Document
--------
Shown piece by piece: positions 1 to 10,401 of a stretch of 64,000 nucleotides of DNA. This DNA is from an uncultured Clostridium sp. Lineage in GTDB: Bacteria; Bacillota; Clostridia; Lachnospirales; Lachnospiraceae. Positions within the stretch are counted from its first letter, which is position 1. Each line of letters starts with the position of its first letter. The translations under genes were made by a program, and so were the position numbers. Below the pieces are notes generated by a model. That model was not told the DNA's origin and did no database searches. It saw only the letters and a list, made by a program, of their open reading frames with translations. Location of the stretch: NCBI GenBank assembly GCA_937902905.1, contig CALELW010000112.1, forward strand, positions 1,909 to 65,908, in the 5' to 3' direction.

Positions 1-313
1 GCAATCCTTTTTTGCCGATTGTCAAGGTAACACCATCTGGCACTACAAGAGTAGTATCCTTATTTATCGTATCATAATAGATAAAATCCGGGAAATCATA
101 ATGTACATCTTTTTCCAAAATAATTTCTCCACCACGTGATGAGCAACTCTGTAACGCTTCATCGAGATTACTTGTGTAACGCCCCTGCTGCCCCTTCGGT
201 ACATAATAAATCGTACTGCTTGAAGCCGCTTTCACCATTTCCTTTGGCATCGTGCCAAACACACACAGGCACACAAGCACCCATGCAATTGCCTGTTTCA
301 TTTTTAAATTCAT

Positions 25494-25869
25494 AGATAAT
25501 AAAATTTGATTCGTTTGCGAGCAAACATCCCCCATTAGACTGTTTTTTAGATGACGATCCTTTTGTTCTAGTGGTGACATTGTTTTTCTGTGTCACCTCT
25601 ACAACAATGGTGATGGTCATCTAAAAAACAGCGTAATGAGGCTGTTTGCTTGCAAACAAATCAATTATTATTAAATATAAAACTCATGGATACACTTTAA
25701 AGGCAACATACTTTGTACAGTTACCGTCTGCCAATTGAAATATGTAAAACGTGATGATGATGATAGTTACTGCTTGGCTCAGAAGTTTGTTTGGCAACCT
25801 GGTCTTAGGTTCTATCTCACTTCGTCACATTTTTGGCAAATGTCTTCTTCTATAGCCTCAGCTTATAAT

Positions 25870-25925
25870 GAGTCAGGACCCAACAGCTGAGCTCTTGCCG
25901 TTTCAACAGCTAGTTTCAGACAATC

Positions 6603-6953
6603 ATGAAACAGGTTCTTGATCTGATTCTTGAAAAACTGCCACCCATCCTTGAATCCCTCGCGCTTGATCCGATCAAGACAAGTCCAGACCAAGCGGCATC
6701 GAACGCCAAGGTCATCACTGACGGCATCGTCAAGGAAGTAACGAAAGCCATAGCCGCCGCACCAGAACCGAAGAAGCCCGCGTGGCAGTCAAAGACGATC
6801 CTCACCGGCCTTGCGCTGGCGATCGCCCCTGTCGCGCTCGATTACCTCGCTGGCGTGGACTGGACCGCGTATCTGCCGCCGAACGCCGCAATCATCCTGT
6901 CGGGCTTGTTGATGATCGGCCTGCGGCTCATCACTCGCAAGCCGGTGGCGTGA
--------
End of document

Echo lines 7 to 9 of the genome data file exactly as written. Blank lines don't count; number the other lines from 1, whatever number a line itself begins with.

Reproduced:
Positions 25494-25869
25494 AGATAAT
25501 AAAATTTGATTCGTTTGCGAGCAAACATCCCCCATTAGACTGTTTTTTAGATGACGATCCTTTTGTTCTAGTGGTGACATTGTTTTTCTGTGTCACCTCT